Achieving the climate goals of the Paris Agreement and realising the EU Green Deal will require unprecedented economic and societal transformations. Particularly affected will be the automotive sector, as cars alone account for about 20 percent of Europe’s current CO2 emissions. Not only will new legal regulations, such as the revised and stricter EU fleet-wide CO2 emission targets, necessitate an even more rapid shift towards low and zero emission vehicles, but discourses on the future of mobility also revolve around a substantial reduction in individual mobility and a shift towards public transportation or shared mobility solutions. The automotive sector thus faces a nexus of different challenges that pose a serious threat to its economic significance and its employees. The need to consider both, the economic significance of the automotive sector, as well as the concerns of its employees while working towards increased climate friendliness, signifies the importance of a larger vision for a just transition. Such a vision must include a clear idea for the future of mobility. Only based on such an idea, promising instruments, to restructure existing business, while also exploring new business opportunities and, finally, to secure existing jobs as well as offer (re)training for those employees whose jobs will be lost over the course of the transformation, can be identified.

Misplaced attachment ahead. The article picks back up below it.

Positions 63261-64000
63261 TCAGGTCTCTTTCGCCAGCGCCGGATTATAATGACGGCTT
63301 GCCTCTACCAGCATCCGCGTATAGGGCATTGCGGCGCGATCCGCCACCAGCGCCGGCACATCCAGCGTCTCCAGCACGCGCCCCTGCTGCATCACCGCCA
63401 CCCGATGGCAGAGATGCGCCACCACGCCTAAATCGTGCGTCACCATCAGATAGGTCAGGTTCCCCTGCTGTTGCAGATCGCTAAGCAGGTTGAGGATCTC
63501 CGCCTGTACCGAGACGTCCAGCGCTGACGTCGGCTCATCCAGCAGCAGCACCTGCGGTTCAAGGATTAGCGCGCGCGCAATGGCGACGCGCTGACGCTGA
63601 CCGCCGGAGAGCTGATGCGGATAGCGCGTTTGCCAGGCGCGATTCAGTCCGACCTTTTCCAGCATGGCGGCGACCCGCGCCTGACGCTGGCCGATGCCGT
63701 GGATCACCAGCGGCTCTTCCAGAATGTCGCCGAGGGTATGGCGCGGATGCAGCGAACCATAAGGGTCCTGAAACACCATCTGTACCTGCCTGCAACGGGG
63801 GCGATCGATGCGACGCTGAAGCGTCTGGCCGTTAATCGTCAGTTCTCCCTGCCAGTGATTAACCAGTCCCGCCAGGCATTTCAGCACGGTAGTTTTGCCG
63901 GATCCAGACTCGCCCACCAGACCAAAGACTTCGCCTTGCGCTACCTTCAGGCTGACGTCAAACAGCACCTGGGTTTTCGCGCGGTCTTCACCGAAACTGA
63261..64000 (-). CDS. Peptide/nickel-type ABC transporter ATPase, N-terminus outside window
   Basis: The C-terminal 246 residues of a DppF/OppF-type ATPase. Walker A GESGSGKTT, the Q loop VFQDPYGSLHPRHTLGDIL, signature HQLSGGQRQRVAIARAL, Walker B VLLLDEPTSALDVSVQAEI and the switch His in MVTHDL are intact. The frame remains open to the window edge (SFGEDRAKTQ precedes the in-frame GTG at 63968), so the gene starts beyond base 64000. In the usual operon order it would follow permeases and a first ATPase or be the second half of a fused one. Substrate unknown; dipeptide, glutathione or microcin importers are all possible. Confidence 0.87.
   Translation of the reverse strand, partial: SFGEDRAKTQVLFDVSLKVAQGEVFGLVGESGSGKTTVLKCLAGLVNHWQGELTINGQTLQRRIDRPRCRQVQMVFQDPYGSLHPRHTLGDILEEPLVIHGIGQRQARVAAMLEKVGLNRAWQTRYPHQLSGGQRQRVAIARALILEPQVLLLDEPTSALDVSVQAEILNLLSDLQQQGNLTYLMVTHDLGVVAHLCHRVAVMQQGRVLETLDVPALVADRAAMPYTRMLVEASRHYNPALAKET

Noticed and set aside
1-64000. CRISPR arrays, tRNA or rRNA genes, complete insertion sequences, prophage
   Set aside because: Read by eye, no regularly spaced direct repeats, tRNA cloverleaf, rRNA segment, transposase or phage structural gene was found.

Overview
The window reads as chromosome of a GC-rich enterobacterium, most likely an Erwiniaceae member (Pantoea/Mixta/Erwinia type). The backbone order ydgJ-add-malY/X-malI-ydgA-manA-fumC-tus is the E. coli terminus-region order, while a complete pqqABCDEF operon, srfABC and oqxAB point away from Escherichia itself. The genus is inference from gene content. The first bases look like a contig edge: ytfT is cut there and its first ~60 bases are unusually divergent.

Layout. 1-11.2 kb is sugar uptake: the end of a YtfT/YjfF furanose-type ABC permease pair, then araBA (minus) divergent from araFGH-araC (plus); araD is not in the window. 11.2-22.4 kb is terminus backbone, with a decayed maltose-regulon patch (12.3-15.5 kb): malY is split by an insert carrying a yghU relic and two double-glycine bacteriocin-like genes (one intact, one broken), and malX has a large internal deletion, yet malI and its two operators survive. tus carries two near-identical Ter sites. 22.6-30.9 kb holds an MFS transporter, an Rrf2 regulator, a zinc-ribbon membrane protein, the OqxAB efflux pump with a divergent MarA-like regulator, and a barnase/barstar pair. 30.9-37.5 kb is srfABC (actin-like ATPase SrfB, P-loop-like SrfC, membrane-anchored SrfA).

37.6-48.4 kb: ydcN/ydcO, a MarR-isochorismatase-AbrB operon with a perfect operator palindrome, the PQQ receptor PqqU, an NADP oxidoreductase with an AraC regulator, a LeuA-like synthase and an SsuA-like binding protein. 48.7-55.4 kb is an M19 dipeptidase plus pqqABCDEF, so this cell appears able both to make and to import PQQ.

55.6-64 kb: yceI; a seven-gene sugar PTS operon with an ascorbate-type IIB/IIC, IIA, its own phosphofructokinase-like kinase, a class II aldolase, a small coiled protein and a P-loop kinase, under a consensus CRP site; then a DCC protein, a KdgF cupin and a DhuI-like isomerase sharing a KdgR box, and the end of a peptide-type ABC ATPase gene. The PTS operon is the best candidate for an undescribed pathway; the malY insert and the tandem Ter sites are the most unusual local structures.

The goal of this project is the identification of pathways towards such a just transition. To do so the project consortium has been conducting extensive research, including in-depth interviews and co-creation workshops with relevant stakeholders, based on which a report for each country will be published in 2022. Beyond assessments with regard to the effects of the transformation and potential strategies for its management, the interviews already lead to several striking findings. Stakeholders emphasized the fact that the levels of agency for the different actors involved vary significantly in between different countries. While stakeholders in countries such as Germany are directly involved in decision making processes and thus able to actively shape the transition, stakeholders in other countries are often dependent on strategic decisions made in corporate headquarters abroad. Rather than comprehending actors in other countries as rivals, a truly just transition therefore requires genuine collaboration and the integration of perspectives from all relevant stakeholders in the European Union.
In October several project partners held their co-creation workshops together with trade unions, industry representatives, researchers and other stakeholders to discuss the impeding challenges facing the automotive sector and collaboratively propose potential policies to adress them. The participants were able to identify key themes and challenges related to a Just Transition. Aspects that were commonly pointed out across the different workshops were a lack of prearedness and guidance from policy makers and the importance of education and (re)skilling in succesfully managing the transformation. Discussions also revolved around questions regarding the overall future of urban mobility and in that context the role of individual mobility and the role of cars in cities all together. Finally, paricipants were able to identify key policy areas that should receive particularly attention in managing the transformation going forward, such as the promotion of links between the state and private sector in lifelong learning or the strengthening of the role of social dialogue.